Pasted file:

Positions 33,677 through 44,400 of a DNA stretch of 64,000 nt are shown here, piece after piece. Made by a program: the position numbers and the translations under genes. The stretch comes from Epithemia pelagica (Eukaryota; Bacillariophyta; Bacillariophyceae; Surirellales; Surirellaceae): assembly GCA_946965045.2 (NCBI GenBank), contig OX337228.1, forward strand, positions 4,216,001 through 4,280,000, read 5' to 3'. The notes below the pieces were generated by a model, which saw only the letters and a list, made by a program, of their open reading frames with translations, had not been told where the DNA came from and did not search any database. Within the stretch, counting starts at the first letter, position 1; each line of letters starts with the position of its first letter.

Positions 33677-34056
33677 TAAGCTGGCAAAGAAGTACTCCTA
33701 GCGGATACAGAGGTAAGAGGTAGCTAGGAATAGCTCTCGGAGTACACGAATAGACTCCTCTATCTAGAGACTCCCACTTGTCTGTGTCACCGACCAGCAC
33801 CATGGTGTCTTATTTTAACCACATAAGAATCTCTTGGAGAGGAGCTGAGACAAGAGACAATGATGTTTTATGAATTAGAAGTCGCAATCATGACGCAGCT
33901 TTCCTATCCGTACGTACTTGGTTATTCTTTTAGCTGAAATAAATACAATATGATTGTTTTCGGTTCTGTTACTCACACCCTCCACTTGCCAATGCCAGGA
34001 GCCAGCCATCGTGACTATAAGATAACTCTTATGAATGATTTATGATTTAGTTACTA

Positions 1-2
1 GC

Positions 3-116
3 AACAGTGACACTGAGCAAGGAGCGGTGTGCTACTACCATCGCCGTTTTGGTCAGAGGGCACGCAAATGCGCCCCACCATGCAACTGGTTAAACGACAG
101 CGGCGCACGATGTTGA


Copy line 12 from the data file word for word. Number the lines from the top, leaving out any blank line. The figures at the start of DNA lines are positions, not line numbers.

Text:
101 CGGCGCACGATGTTGA